UC Merced and Fresno Unified Leverage Resources to Increase Rate of Valley Grads Going to College
The Center for Educational Partnerships (CEP) at the University of California, Merced, has teamed up with the Fresno Unified School District to support an important mission — helping more high school students graduate and get accepted to college.
Through a unique partnership, full-time coordinators from the CEP will work with high school counseling teams at every Fresno Unified high school in an effort to increase college-going rates.
“We are committed to helping students achieve access to higher education and to become leaders in their communities,” UC Merced Chancellor Dorothy Leland said. “Preparing students for success in college is an extension of our mission to serve the region.”
Pairing high school counselors with CEP academic coordinators will enable the high schools to further develop activities to promote a college-going culture in the fourth-largest school district in California, which serves more than 73,000 students. The collaboration is intended to increase the number of low-income and first-generation students who complete high school and enroll in and complete a postsecondary education, with a goal of increasing the college-going rate in the Fresno Unified district from 22 to 40 percent.
“We are truly fortunate to have this level of UC presence on our high school campuses, the level of which we have not seen before,” FUSD Superintendent Michael E. Hanson said. “Our students stand to benefit greatly from this significant partnership.”
The partnership will enable CEP coordinators to guide students with academic, financial aid and college counseling, broadening the depth of services on-site counselors can provide. Coordinators will help students complete college admissions applications, sign up and prepare for college entrance exams and provide financial aid information. They will also assist reentry students who want to get back on track to pursue postsecondary education.
One expected benefit of the partnership is immersing UC Merced’s CEP coordinators in the same equity and access philosophy training that Fresno Unified has implemented for decades, ensuring that upon graduation, students will have the greatest number of opportunities available to them.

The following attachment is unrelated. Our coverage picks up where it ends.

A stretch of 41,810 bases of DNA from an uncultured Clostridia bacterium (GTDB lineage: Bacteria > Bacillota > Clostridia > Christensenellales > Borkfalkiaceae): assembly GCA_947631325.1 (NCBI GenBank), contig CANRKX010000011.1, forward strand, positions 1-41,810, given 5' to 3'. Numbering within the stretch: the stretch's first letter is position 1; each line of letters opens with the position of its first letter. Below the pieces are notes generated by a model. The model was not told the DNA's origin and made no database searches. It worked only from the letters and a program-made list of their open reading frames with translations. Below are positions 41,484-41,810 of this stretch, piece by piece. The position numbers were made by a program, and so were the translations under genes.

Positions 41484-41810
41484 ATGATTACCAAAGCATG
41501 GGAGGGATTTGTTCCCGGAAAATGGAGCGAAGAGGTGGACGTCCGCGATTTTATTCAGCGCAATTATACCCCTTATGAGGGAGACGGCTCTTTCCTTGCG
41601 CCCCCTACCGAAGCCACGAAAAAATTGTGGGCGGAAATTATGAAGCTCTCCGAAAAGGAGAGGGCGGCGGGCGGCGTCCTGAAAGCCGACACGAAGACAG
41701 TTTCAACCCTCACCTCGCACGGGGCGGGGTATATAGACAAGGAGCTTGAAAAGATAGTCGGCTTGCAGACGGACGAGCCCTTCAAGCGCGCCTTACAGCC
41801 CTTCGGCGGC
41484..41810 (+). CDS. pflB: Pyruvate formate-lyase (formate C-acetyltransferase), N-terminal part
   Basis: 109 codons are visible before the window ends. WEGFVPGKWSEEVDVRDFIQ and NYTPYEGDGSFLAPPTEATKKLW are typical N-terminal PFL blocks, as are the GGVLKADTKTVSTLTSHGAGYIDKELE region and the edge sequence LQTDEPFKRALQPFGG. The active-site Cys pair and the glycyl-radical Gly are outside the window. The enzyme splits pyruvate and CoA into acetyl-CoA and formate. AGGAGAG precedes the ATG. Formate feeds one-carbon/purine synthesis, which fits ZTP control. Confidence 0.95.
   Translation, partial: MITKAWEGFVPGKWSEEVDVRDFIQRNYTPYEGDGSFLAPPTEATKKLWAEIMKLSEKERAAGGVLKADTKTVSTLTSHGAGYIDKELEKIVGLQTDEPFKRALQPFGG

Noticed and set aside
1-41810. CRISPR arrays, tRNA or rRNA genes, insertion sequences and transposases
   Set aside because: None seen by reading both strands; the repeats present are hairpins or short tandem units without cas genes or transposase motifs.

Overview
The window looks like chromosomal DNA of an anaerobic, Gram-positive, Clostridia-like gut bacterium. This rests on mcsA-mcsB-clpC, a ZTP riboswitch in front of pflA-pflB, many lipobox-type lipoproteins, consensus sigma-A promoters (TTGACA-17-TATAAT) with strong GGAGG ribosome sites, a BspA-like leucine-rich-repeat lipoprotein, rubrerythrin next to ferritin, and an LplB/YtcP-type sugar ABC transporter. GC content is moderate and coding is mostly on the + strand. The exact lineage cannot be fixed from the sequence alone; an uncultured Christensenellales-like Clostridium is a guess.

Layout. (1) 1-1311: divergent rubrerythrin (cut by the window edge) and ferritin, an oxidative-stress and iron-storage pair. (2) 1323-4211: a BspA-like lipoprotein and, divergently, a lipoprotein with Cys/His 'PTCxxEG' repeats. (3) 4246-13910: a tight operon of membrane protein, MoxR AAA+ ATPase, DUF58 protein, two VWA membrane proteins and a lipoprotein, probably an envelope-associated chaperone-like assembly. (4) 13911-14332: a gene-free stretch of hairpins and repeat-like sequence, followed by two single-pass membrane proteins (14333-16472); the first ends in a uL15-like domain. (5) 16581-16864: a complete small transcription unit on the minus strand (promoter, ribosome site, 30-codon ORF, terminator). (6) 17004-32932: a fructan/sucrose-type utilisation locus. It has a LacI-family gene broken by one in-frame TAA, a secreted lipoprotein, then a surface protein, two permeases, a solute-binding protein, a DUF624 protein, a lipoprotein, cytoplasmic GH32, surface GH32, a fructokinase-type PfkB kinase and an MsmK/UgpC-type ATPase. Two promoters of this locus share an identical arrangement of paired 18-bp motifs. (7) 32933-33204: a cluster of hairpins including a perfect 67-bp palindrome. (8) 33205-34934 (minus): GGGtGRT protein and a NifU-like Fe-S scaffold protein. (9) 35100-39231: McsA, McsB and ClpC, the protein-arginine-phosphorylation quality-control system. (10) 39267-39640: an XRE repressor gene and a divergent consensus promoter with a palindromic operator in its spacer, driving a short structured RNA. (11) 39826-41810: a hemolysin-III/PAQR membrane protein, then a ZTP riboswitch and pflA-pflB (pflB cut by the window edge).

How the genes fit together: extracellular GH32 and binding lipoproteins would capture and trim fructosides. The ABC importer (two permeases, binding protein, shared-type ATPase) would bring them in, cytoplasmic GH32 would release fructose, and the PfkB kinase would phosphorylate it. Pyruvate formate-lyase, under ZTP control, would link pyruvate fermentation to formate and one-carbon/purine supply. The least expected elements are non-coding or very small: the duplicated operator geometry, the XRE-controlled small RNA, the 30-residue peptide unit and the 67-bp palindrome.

Another potential outcome is creating a pipeline for high school counselors.
“Studies show that high school is the ideal time to generate awareness and interest in career fields,” said Orquidea Largo, interim director for the CEP. “School counselors are among the top resources that students turn to when seeking advice about choosing their career, so it seems natural that providing more guidance support may ultimately lead to recruiting students into the counseling pipeline.”
The partnership with UC Merced bolsters Fresno Unified’s existing collaborations with California State University, Fresno, and Fresno Pacific University, which also exist to increase the number of students applying for and being admitted to college.
State, federal and private funding have made the partnership between UC Merced and Fresno Unified a reality.
The CEP was recently awarded $3.4 million in grants from the U.S. Department of Education, and $1.15 million will be directed to its Talent Search program with two Fresno Unified School District high schools — Fresno and Roosevelt. The five-year grants are expected to support about 1,500 students per year throughout the Valley.
Approximately 600 students are benefiting from the first four-year grant CEP received from the Department of Education in 2006 to launch the Talent Search program at Delhi, Le Grand, Orestimba, El Diamante, Strathmore and Corcoran high schools.
Talent Search participants must meet federal eligibility guidelines, which include being a citizen or national of the U.S., a permanent resident of the U. S., and being considered low-income and a potential first-generation high school student (neither parent completed a bachelor’s degree).